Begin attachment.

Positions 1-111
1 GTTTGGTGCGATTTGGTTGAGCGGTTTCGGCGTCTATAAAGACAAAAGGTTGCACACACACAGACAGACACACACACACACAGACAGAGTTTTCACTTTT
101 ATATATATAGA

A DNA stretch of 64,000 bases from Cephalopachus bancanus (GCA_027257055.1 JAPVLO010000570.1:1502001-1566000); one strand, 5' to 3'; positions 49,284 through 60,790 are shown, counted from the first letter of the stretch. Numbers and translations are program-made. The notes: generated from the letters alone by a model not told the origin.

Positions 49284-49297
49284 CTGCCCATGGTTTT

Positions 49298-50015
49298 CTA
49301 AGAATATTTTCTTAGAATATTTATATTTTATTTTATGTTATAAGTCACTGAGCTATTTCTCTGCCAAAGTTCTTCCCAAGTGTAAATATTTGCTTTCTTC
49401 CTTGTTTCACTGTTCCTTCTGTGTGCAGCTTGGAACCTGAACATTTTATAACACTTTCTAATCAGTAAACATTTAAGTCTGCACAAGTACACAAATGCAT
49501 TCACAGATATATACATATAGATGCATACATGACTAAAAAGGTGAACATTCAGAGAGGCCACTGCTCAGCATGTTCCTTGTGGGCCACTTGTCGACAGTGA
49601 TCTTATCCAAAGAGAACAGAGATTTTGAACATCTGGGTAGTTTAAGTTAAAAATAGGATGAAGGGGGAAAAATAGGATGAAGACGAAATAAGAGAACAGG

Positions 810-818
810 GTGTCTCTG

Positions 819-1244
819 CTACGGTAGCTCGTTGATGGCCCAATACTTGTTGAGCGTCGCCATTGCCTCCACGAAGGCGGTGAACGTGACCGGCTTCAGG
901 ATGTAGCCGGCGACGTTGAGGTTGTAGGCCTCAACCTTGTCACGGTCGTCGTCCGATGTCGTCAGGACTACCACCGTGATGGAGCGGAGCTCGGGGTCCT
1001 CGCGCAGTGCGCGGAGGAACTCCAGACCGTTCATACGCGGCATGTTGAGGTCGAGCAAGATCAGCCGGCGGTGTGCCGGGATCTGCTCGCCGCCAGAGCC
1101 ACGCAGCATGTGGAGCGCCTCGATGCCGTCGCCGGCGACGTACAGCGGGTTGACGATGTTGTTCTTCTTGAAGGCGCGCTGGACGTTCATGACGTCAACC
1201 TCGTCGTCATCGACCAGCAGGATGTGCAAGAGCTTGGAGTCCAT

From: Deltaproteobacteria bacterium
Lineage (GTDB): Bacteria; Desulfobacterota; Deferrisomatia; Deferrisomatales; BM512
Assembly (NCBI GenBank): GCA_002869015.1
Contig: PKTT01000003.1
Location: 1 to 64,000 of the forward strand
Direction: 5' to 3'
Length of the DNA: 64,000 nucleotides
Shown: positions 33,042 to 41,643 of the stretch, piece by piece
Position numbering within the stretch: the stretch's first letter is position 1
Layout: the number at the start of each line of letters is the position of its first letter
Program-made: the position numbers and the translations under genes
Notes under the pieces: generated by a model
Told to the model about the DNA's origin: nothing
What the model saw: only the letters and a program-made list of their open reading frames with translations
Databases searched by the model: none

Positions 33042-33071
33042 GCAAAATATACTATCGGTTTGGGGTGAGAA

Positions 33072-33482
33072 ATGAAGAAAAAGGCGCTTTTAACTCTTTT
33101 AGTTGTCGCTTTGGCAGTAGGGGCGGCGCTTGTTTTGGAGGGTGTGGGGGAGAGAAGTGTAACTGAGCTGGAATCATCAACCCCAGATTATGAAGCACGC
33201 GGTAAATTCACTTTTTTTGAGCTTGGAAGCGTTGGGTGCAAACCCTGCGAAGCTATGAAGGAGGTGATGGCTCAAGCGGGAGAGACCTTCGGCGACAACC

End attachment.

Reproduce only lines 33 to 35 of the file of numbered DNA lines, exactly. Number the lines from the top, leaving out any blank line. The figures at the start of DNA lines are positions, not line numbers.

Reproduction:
Told to the model about the DNA's origin: nothing
What the model saw: only the letters and a program-made list of their open reading frames with translations
Databases searched by the model: none